-end-
Funding for this work was provided by the National Heart, Lung, and Blood Institute (U01-HL-111478 and U01-HL-111691), National Institutes of Health (K24-HL-105664, R01-HL-128538, R01-HL-114088, R01-GM-105018, R21-HD-086392, P01-AG-009975 and NSBRI HFP-02802, HFP-0006, and HFP-04201) and the National Institute of Occupational Safety and Health (R01-OH-010300).

Paper cited: Barger, L et al. "Effects on Resident Work Hours, Sleep Duration and Work Experience in a Randomized Order Safety Trial Evaluating Resident-physician Schedules (ROSTERS)" Sleep.

Brigham and Women's Hospital

Related Sleep Articles:

Short sleep duration and sleep variability blunt weight loss
High sleep variability and short sleep duration are associated with difficulties in losing weight and body fat.
Nurses have an increased risk of sleep disorders and sleep deprivation
According to preliminary results of a new study, there is a high prevalence of insufficient sleep and symptoms of common sleep disorders among medical center nurses.
Opioids are not sleep aids, and can actually worsen sleep research finds
Evidence that taking opioids will help people with chronic pain to sleep better is limited and of poor quality, according to an interdisciplinary team of psychologists and medics from the University of Warwick in partnership with Lausanne University Hospital, Switzerland.
Common sleep myths compromise good sleep and health
People often say they can get by on five or fewer hours of sleep, that snoring is harmless, and that having a drink helps you to fall asleep.
New evidence on the association of shortened sleep time and obstructive sleep apnea with sleepiness and cardiometabolic risk factors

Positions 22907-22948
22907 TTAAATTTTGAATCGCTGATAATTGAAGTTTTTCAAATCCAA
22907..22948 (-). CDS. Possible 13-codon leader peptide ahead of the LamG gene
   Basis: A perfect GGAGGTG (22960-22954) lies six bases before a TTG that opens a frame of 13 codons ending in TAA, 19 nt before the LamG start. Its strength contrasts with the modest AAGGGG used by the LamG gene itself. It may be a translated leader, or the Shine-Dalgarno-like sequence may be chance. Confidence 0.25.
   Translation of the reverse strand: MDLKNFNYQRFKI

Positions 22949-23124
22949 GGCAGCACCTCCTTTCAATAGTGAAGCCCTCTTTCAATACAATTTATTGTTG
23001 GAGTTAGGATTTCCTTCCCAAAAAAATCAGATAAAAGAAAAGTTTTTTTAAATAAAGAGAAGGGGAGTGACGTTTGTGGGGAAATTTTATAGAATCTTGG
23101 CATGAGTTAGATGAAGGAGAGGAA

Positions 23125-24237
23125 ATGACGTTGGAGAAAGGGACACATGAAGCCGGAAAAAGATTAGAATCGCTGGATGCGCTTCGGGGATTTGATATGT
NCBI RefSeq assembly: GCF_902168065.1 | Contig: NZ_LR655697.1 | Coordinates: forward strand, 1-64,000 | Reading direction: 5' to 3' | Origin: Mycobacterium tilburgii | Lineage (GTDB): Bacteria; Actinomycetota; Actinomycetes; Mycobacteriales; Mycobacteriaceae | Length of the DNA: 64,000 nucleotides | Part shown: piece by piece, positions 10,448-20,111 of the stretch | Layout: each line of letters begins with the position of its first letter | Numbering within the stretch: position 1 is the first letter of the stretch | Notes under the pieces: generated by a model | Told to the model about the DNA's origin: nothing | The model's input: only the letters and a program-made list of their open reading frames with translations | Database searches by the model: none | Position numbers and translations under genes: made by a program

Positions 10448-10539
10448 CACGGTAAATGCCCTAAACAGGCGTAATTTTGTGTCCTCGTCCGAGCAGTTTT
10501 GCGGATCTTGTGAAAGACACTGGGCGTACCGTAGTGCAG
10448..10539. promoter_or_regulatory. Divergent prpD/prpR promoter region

A new study in the journal CHEST® may change the way we think about sleep disorders.
More Sleep News and Sleep Current Events

Best Science Podcasts 2019

We have hand picked the best science podcasts for 2019. Sit back and enjoy new science podcasts updated daily from your favorite science news services and scientists.
Now Playing: TED Radio Hour

Rethinking Anger
Anger is universal and complex: it can be quiet, festering, justified, vengeful, and destructive. This hour, TED speakers explore the many sides of anger, why we need it, and who's allowed to feel it. Guests include psychologists Ryan Martin and Russell Kolts, writer Soraya Chemaly, former talk radio host Lisa Fritsch, and business professor Dan Moshavi.
Now Playing: Science for the People

#537 Science Journalism, Hold the Hype
Everyone's seen a piece of science getting over-exaggerated in the media. Most people would be quick to blame journalists and big media for getting in wrong. In many cases, you'd be right. But there's other sources of hype in science journalism. and one of them can be found in the humble, and little-known press release. We're talking with Chris Chambers about doing science about science journalism, and where the hype creeps in. Related links: The association between exaggeration in health related science news and academic press releases: retrospective observational study Claims of causality in health news: a randomised trial This...